While Garo is credited with being the first Armenian of the Worcester colony in 1867, during the same year Jacob Arakelyan settled in Boston and established what became the largest printing house in New England. But before Arakelyan another pioneer Armenian, Joseph Iasigi from Smyrna, settled in Boston as early as 1835. Iasigi, the Ottoman Consul in Boston, established India Wharf in partnership with an American as an import-export business. Iasigi’s lasting legacies include statues of Columbus and Aristides he gifted in 1850 to Louisburg Square Park in historic Beacon Hill and the historic Holy Family stain glass windows at Boston’s Catholic Cathedral later gifted in his memory by his son.
Other notable Boston Armenians of the nineteenth century included entrepreneurs Hagop Bogigian, best remembered as the “first Armenian American millionaire,” and Moses H. Gulesian.
Bogigian opened the city’s premiere oriental carpet store on Harvard Square in the late 1870’s. As luck would have it American poet Henry Wadsworth Longfellow would be his first client. Their eventual friendship helped the merchant court his clients among the city’s elite. In 1882, when Bogigian moved to the fashionable Beacon Street, Longfellow used the store as a rendezvous point with friends who would arrive to have discussions before proceeding to the Atheneum literary club further down the street.
A native of Marash, Moses H. Gulesian would became a shining symbol of New World success. After arriving penniless in New York harbor in 1883, he moved to Worcester and eventually settled in Boston where he opened a successful copperworks factory.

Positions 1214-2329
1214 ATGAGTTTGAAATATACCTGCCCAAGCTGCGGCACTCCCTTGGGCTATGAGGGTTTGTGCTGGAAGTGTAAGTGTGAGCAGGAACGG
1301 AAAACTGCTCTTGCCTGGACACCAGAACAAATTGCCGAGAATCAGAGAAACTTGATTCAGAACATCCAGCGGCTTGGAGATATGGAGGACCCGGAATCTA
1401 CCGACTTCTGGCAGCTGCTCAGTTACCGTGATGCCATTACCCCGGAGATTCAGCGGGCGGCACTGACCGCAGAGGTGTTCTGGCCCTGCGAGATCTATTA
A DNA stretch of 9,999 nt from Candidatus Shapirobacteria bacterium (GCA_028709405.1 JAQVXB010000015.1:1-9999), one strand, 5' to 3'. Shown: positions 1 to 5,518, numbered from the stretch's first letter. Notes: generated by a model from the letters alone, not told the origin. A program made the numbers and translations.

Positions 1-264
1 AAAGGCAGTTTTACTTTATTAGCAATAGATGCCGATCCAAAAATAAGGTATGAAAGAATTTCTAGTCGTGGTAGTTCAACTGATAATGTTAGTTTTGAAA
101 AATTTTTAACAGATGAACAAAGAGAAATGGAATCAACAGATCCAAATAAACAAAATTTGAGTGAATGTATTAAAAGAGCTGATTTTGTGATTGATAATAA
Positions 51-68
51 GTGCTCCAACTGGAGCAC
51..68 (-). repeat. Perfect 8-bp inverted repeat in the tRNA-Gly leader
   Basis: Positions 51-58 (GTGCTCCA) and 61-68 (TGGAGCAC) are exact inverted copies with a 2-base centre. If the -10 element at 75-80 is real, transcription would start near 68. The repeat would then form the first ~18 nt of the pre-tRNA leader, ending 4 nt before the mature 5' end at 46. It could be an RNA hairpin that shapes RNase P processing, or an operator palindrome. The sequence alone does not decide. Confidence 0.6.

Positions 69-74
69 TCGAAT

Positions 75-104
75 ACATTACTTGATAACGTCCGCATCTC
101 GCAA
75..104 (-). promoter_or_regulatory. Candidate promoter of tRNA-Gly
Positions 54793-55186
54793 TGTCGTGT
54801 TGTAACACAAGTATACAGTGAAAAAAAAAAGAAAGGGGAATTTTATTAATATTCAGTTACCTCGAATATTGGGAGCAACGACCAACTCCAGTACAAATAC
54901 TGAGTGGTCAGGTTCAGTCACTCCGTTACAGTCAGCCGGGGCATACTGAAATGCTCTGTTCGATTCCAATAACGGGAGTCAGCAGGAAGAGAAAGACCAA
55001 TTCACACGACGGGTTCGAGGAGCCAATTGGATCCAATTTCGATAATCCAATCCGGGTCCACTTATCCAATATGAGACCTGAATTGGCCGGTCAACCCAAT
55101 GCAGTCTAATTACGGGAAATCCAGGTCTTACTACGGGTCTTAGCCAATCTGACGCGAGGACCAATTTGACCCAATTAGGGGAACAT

In 1900, he was commissioned by the state to replace the wooden lion and unicorn symbols of the Old State House with copper ones–the originals incidentally were installed later on his home in Chestnut Hill.
Today Gulesian is best remembered for his efforts to save the U.S.S. Constitution, commonly known as “Old Ironsides,” the oldest commissioned ship in the U.S. Navy and the champion of the War of 1812. In 1905, Gulesian, overtaken by a strong sense of patriotism, sent the following telegram to Naval Secretary J. Bonaparte, “Will give ten thousand dollars for the Constitution, Old Ironsides. Will you sell?”
The offer made national headlines and one reporter suggested that the ship might worry the “Sultan” of Turkey if it was sold to an Armenian. “It would be a good joke if they could be led to believe that the old frigate might steal out of Boston some night and sail for the Mediterranean to bombard some of the unprotected ports of Turkey,” Gulesian replied.